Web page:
I don’t know about you, but cooking and eating are two of my favorite things! I love trying all sorts of dishes and food combinations, and growing up, I’ve always had dinner with my family, no matter what. However, I recently found out that not many families do, even though there are a lot of benefits that come from eating and cooking together.
Commensality is defined as the act of eating together at the same table. Since ancient times, eating together has been a vital social activity for humans. There are two types of commensality:
- Everyday ordinary commensality — a routine of sharing meals in private within households and close family members.
- Exceptional commensality — an event that takes place in a more open space as occasional public feasts for a larger circle.
However, since many people work longer hours nowadays, and many adults have moved away from their hometown to other cities or countries, it can be difficult for us to find the time to eat together.
Eating and cooking together can have positive effects on one’s health. A study conducted in London described three different local food sharing initiatives.
The Skip Garden and Kitchen is a food growing space and a vegetarian café. It offers programs concerning seasonality and diverse culinary traditions, as well as programs for children where they can play football, eat, and cook together. Moreover, thanks to the “Lunch and Learning” initiative, employees from different local businesses teach kids how to cook and then share a meal with them. The best part is that all these initiatives are free of charge and socially inclusive, meaning that everyone can go there and learn a new skill.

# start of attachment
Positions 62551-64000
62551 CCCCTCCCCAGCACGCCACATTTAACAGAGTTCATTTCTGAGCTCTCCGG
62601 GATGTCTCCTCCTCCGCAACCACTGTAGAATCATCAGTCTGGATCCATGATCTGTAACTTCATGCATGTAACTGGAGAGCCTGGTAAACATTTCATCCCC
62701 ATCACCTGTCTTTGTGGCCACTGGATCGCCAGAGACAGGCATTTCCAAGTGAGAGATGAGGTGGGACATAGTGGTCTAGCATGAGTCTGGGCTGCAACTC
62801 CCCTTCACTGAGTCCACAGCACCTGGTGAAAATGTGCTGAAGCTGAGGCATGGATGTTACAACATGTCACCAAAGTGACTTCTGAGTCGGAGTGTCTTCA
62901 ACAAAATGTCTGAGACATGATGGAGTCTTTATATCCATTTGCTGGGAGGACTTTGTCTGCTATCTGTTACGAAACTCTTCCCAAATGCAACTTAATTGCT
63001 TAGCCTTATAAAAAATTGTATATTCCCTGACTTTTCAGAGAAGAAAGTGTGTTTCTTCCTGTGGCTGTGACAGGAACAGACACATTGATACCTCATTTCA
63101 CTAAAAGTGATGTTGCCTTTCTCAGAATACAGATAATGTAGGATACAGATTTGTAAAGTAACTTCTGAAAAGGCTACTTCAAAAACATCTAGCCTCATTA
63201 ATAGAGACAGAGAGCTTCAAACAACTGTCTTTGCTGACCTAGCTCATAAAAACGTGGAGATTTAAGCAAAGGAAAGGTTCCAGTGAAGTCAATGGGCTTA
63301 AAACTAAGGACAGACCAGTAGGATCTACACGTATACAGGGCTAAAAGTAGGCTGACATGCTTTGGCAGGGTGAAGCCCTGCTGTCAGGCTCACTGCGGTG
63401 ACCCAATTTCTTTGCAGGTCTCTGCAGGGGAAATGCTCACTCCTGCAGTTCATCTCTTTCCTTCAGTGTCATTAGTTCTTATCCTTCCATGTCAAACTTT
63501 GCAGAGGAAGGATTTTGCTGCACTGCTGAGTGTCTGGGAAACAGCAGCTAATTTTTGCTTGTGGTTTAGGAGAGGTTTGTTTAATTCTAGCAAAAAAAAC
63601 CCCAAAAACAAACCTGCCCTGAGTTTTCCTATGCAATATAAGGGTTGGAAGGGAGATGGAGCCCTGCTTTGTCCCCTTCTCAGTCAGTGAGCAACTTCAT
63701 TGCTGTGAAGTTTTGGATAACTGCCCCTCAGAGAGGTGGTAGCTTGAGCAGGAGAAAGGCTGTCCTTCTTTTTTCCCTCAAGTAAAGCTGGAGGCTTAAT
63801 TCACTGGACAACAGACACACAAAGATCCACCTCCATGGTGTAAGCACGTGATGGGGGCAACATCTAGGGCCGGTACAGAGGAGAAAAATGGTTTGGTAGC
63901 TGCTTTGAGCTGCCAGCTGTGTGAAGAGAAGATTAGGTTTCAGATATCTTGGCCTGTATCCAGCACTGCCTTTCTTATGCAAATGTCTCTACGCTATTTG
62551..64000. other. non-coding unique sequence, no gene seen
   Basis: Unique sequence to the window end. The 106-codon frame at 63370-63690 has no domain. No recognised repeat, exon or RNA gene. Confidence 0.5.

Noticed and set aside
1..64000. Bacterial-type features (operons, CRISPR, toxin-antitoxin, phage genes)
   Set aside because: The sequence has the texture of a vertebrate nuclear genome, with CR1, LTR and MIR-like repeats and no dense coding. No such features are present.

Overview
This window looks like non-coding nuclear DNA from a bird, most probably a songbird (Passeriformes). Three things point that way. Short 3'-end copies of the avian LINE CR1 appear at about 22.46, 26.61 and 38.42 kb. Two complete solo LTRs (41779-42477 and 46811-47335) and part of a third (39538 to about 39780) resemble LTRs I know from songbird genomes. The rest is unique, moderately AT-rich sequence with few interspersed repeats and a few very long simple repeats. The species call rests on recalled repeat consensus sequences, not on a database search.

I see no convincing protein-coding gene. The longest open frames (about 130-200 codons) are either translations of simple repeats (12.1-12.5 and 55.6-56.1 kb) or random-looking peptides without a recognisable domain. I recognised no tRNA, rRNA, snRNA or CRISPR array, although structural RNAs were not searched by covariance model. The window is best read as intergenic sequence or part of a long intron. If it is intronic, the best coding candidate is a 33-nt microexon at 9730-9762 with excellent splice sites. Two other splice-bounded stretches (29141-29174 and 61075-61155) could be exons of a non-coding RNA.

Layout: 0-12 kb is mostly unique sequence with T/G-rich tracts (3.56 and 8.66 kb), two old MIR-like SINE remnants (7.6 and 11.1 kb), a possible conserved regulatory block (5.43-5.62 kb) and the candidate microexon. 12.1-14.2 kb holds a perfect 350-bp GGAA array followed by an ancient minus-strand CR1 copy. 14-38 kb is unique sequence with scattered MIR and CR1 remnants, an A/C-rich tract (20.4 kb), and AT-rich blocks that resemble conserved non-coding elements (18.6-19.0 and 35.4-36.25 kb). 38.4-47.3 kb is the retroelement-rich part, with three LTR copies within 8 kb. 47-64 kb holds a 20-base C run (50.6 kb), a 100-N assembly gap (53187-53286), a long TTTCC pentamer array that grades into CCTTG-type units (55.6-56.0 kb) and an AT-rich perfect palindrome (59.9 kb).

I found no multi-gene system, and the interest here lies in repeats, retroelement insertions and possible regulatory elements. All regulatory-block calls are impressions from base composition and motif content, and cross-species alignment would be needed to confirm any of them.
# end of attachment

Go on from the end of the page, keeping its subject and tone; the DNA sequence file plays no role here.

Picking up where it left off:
Be Enriched is a charity that runs three communal kitchens and serves free vegetarian meals to an average of 175 guests. Older people go there more frequently, but the tables are occupied by people from all walks of life and ethnicities.
The Community Shop is a charity that provides surplus food to residents who pay for it at a discount price. It can help people who have a low income eat a decent meal on a weekly basis, as well as help people form new and stronger relationships.
To create a sense of security and inclusion, these initiatives emphasize that food preparation occurs in a kitchen where cooking is visible to everyone. Even though the kitchen and the dining room are separated, everyone can go in one room or the other and talk to the staff, who are always willing to have a chat with people and teach new cooking and baking skills.
The Benefits of Eating Together
As highlighted by R.I.M. Dunbar in an article about social eating, being able to share a meal with someone else is a great way to form and strengthen relationships and friendships, which is fundamental to one’s wellbeing and happiness. Dunbar even proposes that eating together forms social bonds, and has done so throughout human evolution, rather than the other way around.